Luckin Coffee, the coffee chain dubbed as China’s Starbucks, has been asked by some shareholders to reverse some of its boardroom changes in July following the ouster of its co-founder and chairman, as Chinese regulators prepare to clamp down on accounting fraud.
Hong Kong-based Centurium Capital is seeking to reinstate Sean Shao as a director and remove Jie Yang and Ying Zhen as independent directors, the company said in US exchange filings on Monday. These would undo the changes that took place at a shareholders’ meeting on July 5.
The two independent directors, however, have resigned from the board with immediate effect, Luckin said in a separate filing. The duo were both reported by local Chinese media to be the nominees Haode Investment, the family trust of co-founder Charles Lu Zhengyao. Lu was separately removed as chairman at a board meeting on July 12.
Luckin has called for an extraordinary general meeting in Beijing on September 2 to consider Centurium Capital’s request. After the two resignations, however, it will thus ask shareholders to vote only on Shao’s reappointment, it said.
The special meeting was requisitioned on July 30 by Centurium Capital on behalf of its units Lucky Cup Holdings and Fortunate Cup Holdings. Centurium Capital is ultimately controlled by investor Li Hui, who was last reported to own 11.7 per cent of voting power in Luckin, according to its IPO prospectus.
Charles Lu Zhengyao, co-founder and former chairman of Luckin Coffee. Photo: Handout alt=Charles Lu Zhengyao, co-founder and former chairman of Luckin Coffee. Photo: Handout
The circumstances around the July 5 meeting “caused concerns over the independence of the directors” nominated by Haode and elected then, Centurium said. The reinstatement of Shao will allow for the board to fully implement the remedial measures recommended by a special investigation committee, it added.
Shao was the chairman of the special committee probing the accounting scandal, which first surfaced in April. The committee discovered that some key executives fabricated about 2.12 billion yuan (US$300 million) of sales in 2019, a scandal that erased more than US$11 billion of its market value within three months.
The fraud prompted China’s Ministry of Finance to delve into the matter. It corroborated the findings and promised punitive action against the perpetrators.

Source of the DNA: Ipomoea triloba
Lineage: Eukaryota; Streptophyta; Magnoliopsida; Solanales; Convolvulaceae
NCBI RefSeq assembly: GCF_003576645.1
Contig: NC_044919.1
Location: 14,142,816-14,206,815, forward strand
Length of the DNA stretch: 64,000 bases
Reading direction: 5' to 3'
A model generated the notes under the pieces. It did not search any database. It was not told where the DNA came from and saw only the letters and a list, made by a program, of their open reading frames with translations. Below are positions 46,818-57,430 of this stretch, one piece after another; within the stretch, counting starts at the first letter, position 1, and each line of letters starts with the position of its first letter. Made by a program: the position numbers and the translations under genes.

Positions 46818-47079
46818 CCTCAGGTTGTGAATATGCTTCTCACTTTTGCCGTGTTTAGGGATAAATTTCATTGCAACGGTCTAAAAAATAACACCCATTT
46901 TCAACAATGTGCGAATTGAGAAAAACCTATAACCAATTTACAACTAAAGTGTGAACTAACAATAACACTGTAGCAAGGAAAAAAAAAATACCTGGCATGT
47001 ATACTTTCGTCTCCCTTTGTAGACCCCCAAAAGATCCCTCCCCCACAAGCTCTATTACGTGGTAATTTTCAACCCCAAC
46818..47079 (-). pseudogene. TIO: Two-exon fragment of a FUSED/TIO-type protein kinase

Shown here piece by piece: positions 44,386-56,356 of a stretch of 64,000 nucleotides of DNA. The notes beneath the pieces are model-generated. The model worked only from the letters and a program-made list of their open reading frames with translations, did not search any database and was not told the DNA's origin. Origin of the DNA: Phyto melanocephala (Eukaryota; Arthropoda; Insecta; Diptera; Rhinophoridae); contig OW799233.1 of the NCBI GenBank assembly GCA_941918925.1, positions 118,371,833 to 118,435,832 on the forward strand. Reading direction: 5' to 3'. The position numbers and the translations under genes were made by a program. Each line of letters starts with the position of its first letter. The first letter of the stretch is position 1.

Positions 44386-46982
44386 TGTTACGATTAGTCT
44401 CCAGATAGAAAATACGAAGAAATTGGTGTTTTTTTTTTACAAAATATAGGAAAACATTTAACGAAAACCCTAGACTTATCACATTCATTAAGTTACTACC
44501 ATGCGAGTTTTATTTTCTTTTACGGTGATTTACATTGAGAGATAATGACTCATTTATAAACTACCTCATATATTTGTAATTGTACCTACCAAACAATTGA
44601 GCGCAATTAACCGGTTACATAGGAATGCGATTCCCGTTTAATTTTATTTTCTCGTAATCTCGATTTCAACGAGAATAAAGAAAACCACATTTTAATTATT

Separately, the State Administration for Market Regulation has said it was taking steps to punish Luckin Coffee and related companies for their misconduct in violating fair competition, and to protect consumers and the market.
China has since taken other steps to protect investors by unveiling a historic legal reform. For the first time, It will allow small investors to file class action lawsuits against a defendant for corporate malfeasance, such as fraud or stock price manipulation, the Supreme Court decided last week.
Luckin, based in Xiamen in Fujian province, has since fired its chief executive, Jenny Qian Zhiya, and chief operating officer, Liu Jian, among others, for the scandal. The company is also being delisted from Nasdaq, burning investors less than 15 months after its May 2019 debut.
Luckin Coffee appoints liquidators, financial advisers to restructure and salvage business after scandal
Lu is said to have lost control of Haode Investment after a court in the British Virgin Islands granted on July 9 an application by banks to wind up his family trust and liquidate its assets, The Wall Street Journal reported on July 14.
Luckin called in provisional liquidators and external financial advisers in the middle of last month to oversee a corporate restructuring and negotiate with creditors to salvage its business.
“We understand that the company has been placed into provisional liquidation to restructure its debt position,” Centurium said in its notice to Luckin Coffee.
“It is therefore even more important that the bona fides and ability to exercise independent judgment on the part of the directors be certain and there be no doubt that the directors will duly fulfil their fiduciary duties.”
This article originally appeared in the South China Morning Post (SCMP), the most authoritative voice reporting on China and Asia for more than a century. For more SCMP stories, please explore the SCMP app or visit the SCMP’s Facebook and Twitter pages. Copyright © 2020 South China Morning Post Publishers Ltd. All rights reserved.
Copyright (c) 2020. South China Morning Post Publishers Ltd. All rights reserved.